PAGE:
Fluorescence is the light that one can observe from diamonds when placed under a UV light source. Fluorescence is graded by its intensity (None, Faint, Medium, Strong, and Very Strong) and by the color of the fluorescence (blue being the most common).
Imagine being at a party, and you are having a great time. Suddenly, one of your favorite songs comes on, and you find yourself tapping your feet to the rhythm. The same happens with electrons when the DJ turns on the UV light. When the high-energy UV hits the electrons in a diamond, they look at each other and say: it's time to party. To release the extra-energy, the electrons produce multi-colored light that we call fluorescence (kind of like a Harlem Shake if you ask me).
There are some rumors that fluorescence has some ill effects on human health. I can see where they might be coming from since many radioactive materials are used to make things glow in the dark. But these two situations have little in common. In radioluminescence (radioactive glow), the high energy comes from the radioactive material itself and excites the electrons and we observe a glow. In fluorescence, the high energy that excites the electron comes from the UV light and we observe a glow.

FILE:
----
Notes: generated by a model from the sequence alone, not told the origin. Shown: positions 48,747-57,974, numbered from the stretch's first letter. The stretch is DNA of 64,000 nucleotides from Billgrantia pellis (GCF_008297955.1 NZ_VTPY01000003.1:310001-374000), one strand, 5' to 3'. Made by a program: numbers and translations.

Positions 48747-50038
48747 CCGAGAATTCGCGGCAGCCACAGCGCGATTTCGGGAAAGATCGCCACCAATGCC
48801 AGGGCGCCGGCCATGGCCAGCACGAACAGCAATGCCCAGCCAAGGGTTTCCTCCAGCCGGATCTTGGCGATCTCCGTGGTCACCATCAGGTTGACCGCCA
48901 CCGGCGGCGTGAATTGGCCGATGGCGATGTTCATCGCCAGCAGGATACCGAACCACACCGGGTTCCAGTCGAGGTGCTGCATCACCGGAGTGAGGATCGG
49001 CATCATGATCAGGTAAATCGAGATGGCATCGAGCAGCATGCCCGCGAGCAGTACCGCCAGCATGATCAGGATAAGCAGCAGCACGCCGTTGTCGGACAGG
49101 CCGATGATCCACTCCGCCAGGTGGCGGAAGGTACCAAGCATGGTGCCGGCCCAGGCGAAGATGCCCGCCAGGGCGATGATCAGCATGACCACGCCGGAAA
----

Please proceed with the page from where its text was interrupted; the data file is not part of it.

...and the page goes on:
While the result is similar, sources of the energy could not be more different. The light itself that we see from fluorescence or radioluminescence is harmless. In short, fluorescence is harmless to human health in every circumstance. If your diamond is glowing slightly, it means you might just be getting slightly more tan.
Life is all about balance. Fluorescence and color work in the same way. Since most of the diamond fluorescence is blue, fluorescence balances out the slightly yellow body-color (especially diamonds with I to M color grades, link for color reference). Generally, a diamond that is I or below in color, a blue fluorescence is considered a good thing. The same thing can't be said for diamonds of higher color grades. For diamonds in the D to G color range, fluorescence is considered a bad thing. Some people believe that strong fluorescence can cause the diamond to look hazy or oily and lose some of its signature brilliance. However, this happens on a case by case basis and only if the fluorescence is too strong for the color grade. What is universal is that diamonds in these color ranges all see a price drop the greater the fluorescence intensity. To summarize, a general rule of thumb is to choose medium or lower for color grades D-G and welcome fluorescence for color grades H to K.